Skip to main content

Why I Do What I Do !

What most Japanese take for granted living in a country full of food and natural resources is astounding ! In a country like Japan where it's cute and fashionable to be skinny, millions of children in poor countries around the world languish in poverty and hunger daily who would give anything to fill their belly's. This award winning picture was shot in Africa of a boy struggling to reach the U.N. Food Bank, which was only 100 meters away. Unfortunately, he didn't have enough energy to crawl his weary body no further. The person who took this photograph was stunned at what he had seen; a vulcher sizing the boy up from head to toe waiting to seize him by the throat once the boy finally gave up. The photographer was over taken with confusion not knowing what to do, so he walked away and never looked back. Shortly after this photographer won the Pulitzer prize for this photo he committed suicide. Maybe he felt that perhaps he could've done something... During my time here in Japan, I have seen and heard everything ! I have sat at the table with grown Japanese men who hate their own country; men who simply see no good in living here at all. Some of these people will spend years worth of savings just to travel outside of Japan to visit places worse off than their own country; some even live. Of course when they visit such impoverished countries they take with them the comforts of home, their wealth, and their technology in order to live comfortably among the poor and indigent; it's not like they could actually live and struggle like the poor had they not depended on their magical passports providing them with an easy escape route out of a country full of abject poverty. It also amazes me at how many Japanese people don't even like their own national cuisine, things like; sushi, natto, sashimi, sake, and the list goes on. I met this student in my class, her name is Ruriko ( I won't protect her identity) who is incredibly overweight and unhealthy. She swears up and down that she doesn't eat fruit, bread, or ramen. She doesn't drink milk and the majority of all the food and drinks Japan is known for. Instead she will stuff her face with rice only. Nothing else. I have met tons of Japanese girls who swear they hate fruit and who simply refuse to eat vegetables. Unbelievable ! Does this have anything to do with capitalism or even ignorance ?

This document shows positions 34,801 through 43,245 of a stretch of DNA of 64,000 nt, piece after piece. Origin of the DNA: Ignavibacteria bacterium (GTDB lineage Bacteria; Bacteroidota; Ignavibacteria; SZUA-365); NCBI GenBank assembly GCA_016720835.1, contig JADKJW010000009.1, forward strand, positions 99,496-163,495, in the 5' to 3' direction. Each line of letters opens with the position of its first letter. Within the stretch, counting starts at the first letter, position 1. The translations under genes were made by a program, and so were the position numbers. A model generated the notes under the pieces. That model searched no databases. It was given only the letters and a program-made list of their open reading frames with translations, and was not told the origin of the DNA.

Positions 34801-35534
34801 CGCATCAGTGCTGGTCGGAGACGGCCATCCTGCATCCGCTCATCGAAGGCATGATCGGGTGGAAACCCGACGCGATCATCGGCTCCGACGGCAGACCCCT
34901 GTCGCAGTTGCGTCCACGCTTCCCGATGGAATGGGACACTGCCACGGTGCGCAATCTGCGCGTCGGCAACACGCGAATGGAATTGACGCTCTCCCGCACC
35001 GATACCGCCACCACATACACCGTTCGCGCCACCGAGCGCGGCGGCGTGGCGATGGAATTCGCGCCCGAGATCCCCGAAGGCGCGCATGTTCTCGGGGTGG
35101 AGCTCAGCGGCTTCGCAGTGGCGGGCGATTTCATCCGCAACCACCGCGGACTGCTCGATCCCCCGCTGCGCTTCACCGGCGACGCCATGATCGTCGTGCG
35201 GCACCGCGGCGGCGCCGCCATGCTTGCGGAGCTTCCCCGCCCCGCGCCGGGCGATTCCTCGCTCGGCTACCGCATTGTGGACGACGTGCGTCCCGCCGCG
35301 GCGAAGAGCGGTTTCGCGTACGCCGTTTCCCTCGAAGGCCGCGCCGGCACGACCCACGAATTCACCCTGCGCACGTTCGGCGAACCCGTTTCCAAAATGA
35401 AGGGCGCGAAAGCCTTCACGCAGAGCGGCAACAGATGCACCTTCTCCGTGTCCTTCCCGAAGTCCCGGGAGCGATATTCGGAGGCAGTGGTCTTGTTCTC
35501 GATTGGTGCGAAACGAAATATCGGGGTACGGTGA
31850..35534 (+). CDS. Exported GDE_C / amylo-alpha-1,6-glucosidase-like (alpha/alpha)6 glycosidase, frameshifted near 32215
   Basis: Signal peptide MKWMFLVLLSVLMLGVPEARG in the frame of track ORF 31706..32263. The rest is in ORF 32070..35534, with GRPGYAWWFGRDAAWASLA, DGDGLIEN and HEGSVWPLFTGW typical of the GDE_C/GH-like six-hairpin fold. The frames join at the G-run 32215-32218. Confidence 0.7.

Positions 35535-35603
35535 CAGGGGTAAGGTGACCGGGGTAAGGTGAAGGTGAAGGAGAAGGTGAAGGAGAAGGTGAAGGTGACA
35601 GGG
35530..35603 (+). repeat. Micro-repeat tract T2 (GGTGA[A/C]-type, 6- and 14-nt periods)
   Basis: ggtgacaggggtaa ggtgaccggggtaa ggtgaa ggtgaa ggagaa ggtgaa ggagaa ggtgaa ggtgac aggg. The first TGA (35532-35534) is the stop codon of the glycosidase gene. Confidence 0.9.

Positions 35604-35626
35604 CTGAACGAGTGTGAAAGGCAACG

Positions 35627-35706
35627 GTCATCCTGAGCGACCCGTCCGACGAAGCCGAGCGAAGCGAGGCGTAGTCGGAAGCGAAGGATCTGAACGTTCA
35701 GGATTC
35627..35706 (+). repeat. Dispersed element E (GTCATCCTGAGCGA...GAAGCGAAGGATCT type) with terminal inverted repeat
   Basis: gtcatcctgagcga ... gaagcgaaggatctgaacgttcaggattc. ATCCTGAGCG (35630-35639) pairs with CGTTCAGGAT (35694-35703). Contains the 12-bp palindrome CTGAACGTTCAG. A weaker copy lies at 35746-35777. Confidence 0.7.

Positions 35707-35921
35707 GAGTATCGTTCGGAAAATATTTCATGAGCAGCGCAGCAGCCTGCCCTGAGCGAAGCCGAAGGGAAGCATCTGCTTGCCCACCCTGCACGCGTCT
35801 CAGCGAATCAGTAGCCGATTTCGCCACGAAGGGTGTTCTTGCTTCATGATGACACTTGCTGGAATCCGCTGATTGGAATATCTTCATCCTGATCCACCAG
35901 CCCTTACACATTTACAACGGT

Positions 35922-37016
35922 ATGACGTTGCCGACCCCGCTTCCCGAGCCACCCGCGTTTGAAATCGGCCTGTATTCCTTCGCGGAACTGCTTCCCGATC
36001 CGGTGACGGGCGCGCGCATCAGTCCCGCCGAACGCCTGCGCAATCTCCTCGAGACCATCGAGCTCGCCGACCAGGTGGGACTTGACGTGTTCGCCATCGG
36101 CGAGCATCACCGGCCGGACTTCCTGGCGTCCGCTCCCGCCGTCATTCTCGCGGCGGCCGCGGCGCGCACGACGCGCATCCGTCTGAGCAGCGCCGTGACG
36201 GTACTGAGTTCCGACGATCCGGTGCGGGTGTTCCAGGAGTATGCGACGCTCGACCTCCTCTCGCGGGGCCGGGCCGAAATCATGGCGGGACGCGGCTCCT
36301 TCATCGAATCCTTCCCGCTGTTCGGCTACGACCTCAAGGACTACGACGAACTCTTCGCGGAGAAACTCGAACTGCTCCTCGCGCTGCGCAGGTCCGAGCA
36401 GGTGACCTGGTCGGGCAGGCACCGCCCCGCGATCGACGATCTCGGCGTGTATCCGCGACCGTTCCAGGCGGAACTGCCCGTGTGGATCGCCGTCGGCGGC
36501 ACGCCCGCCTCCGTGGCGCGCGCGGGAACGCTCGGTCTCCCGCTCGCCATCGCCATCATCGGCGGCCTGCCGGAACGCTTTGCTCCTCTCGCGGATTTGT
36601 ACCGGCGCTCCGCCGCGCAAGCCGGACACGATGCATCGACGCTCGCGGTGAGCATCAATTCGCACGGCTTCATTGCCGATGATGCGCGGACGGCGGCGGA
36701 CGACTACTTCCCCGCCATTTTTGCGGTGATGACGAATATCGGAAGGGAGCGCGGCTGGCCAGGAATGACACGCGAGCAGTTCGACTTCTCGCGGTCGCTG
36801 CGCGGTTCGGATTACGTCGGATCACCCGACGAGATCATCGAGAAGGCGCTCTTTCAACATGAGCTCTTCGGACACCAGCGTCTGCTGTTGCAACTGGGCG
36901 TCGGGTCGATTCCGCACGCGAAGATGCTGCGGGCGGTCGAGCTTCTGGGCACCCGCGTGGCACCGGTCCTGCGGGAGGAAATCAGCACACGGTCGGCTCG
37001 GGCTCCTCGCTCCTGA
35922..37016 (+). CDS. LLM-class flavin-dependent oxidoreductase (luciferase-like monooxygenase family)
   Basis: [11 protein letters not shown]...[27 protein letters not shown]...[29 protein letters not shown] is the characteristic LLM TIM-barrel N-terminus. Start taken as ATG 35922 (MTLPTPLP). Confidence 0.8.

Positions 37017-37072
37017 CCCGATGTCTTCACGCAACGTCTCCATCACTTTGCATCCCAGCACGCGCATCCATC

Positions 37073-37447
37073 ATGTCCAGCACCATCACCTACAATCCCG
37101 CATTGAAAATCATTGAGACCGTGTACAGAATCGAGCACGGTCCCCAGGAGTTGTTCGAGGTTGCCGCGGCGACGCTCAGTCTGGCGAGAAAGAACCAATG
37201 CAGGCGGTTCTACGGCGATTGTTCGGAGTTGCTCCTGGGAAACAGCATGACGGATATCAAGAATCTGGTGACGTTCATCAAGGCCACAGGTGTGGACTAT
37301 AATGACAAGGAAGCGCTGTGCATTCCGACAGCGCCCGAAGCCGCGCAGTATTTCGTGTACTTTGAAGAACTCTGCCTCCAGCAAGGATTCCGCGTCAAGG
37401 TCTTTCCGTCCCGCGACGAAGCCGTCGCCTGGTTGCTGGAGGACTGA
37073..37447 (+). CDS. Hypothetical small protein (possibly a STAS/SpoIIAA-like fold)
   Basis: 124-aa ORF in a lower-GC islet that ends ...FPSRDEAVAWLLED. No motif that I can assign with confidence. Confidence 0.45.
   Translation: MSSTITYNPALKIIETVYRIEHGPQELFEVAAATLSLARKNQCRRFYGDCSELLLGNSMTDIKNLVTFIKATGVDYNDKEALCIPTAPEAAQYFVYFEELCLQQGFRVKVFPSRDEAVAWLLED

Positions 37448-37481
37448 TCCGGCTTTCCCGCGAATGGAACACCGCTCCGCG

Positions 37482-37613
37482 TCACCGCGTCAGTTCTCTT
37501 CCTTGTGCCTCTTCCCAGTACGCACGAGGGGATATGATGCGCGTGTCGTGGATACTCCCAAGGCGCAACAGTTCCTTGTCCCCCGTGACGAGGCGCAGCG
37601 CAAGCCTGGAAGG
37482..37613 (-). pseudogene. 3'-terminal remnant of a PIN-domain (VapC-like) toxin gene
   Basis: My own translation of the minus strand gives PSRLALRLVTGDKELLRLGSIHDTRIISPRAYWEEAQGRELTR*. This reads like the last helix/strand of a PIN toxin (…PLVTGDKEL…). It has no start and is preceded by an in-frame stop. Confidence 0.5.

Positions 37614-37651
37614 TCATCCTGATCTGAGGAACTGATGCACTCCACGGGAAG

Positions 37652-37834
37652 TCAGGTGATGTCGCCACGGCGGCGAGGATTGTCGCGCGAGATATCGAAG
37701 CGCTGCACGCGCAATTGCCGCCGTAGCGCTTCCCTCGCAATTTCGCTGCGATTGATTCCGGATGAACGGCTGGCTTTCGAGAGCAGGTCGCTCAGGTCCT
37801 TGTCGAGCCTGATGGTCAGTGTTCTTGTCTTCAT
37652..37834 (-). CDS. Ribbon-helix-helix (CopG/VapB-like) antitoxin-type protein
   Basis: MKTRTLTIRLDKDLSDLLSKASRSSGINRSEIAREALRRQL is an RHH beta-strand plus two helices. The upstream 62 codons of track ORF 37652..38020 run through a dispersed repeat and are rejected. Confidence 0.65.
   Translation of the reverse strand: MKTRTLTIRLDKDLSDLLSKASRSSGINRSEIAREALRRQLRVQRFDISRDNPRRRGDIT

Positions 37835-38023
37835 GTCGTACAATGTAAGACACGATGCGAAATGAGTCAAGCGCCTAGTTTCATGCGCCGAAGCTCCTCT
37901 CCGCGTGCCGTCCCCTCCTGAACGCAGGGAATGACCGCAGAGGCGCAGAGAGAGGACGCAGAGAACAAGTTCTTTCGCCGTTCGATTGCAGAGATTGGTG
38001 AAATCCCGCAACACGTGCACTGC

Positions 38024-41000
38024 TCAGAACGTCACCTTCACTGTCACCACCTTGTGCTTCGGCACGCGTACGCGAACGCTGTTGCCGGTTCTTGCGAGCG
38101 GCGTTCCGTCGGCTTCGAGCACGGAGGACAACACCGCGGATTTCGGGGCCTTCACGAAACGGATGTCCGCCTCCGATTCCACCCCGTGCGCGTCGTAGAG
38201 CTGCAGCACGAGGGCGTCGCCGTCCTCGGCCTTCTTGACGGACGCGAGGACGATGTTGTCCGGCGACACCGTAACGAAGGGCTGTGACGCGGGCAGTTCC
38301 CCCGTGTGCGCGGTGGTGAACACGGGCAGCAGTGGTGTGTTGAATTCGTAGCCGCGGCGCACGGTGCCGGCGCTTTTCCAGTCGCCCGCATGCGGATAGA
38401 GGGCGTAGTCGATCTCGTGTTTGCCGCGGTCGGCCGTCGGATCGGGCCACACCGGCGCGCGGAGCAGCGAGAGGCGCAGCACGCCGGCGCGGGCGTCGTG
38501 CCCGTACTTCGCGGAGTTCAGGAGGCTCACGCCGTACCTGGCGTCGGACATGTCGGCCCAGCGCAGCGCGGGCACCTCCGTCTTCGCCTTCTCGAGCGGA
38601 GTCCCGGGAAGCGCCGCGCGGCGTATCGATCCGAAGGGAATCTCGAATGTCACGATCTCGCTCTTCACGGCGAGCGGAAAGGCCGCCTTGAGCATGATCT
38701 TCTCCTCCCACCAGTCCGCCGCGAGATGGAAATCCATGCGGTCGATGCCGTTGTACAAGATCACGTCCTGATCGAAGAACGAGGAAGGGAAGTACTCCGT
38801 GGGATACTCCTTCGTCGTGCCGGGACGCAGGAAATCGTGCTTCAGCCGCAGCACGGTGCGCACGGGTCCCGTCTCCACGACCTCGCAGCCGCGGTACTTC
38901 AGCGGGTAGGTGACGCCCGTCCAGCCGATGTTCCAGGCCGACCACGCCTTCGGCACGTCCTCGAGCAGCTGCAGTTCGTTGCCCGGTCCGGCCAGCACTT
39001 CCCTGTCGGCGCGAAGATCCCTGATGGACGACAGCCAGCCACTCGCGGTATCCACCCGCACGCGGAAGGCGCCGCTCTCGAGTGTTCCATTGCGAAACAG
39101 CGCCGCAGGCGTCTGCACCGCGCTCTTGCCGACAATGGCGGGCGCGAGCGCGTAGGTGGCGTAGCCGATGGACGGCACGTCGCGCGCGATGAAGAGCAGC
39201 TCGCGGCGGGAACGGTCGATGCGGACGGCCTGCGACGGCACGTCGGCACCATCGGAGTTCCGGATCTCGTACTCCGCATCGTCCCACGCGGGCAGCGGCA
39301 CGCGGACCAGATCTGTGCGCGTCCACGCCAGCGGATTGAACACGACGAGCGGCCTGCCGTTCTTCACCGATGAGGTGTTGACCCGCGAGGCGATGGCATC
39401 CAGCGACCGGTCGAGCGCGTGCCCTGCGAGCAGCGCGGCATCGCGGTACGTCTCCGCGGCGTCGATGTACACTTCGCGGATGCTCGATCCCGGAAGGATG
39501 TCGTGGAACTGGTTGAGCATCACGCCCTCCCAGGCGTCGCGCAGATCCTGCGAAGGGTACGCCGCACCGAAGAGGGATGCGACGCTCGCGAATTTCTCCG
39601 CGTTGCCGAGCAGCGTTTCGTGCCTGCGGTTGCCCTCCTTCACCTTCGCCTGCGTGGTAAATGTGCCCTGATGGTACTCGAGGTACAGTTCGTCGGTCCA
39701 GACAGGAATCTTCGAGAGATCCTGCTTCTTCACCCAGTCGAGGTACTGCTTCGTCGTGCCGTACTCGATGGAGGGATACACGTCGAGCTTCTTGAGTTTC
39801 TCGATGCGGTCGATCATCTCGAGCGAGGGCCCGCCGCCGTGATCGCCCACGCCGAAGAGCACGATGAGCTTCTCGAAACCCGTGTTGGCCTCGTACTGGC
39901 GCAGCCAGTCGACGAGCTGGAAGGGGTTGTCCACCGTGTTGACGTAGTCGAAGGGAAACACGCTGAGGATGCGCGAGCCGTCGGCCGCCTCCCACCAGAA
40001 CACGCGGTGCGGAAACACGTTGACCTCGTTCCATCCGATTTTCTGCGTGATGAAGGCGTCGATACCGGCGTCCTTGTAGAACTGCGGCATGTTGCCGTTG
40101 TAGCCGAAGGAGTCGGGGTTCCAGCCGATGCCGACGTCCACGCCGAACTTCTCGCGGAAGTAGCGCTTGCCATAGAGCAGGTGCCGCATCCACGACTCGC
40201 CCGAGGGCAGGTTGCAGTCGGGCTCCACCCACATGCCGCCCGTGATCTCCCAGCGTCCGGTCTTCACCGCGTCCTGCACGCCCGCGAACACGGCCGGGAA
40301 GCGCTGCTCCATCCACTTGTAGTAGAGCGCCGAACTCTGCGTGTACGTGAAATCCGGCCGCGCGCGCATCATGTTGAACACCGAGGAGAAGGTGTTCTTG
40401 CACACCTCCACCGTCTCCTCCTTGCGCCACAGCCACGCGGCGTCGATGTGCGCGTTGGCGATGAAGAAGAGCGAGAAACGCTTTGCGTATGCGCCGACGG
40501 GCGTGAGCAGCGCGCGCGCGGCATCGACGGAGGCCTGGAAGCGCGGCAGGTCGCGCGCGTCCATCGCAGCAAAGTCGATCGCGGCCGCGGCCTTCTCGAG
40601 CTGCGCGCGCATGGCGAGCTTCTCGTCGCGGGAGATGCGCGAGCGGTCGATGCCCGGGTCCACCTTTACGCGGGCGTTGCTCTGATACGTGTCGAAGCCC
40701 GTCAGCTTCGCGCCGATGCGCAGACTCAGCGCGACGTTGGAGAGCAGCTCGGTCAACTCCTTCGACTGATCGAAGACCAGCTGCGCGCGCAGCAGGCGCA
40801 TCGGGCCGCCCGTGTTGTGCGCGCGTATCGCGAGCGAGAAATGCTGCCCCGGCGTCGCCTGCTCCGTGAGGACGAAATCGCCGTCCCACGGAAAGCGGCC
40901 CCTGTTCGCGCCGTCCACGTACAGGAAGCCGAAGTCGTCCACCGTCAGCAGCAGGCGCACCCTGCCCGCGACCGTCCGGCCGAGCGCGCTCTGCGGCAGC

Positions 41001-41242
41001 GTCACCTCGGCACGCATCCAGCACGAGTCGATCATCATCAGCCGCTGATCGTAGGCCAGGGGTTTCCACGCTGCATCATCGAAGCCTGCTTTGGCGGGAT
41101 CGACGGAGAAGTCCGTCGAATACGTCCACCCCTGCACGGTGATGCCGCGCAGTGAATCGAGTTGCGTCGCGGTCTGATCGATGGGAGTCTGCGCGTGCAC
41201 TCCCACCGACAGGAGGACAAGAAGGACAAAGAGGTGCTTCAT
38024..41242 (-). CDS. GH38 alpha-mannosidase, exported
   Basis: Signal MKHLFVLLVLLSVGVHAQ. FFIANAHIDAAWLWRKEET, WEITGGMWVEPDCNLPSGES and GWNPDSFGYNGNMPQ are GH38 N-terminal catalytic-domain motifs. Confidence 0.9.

1. What we take for granted may be someone else's need for survival. The grass isn't always greener on the other side...count the blessings of what we have instead of complaining of what we don't have. Thanks for the drop and I like the photo of the emperor and empress on your blog :)

  2. Thank you ! Yes. I hope to help people realize what they have while hear. Thanks again for you comment.

  3. I've seen the photo of the kid and the vulture before; definitely a telling photo. I can't imagine anyone seeing that photo and then scrolling away without really being lulled into serious thought.

    As for Japan losing its culture, that's inevitable. But the speed at which this happens can be controlled to some extent. I think too many people are either one way or the other here; Either they firmly love Japan and have no interest in the world outside or they have no interest in Japan. That's why it's refreshing to meet people who have not only a healthy love and respect for Japan, its culture, and traditions, but also for the world outside of Japan and humanity in general.

  4. I agree with you. Finding like minded people who love Japan is hard, but from time to time I do and it's great. I think people from the
    Kinki region or Osaka love Japan. Tohoku is the same, too. I'm thinking about moving away from Kanto. I've also met people who too, understand and respect other cultures outside of Japan.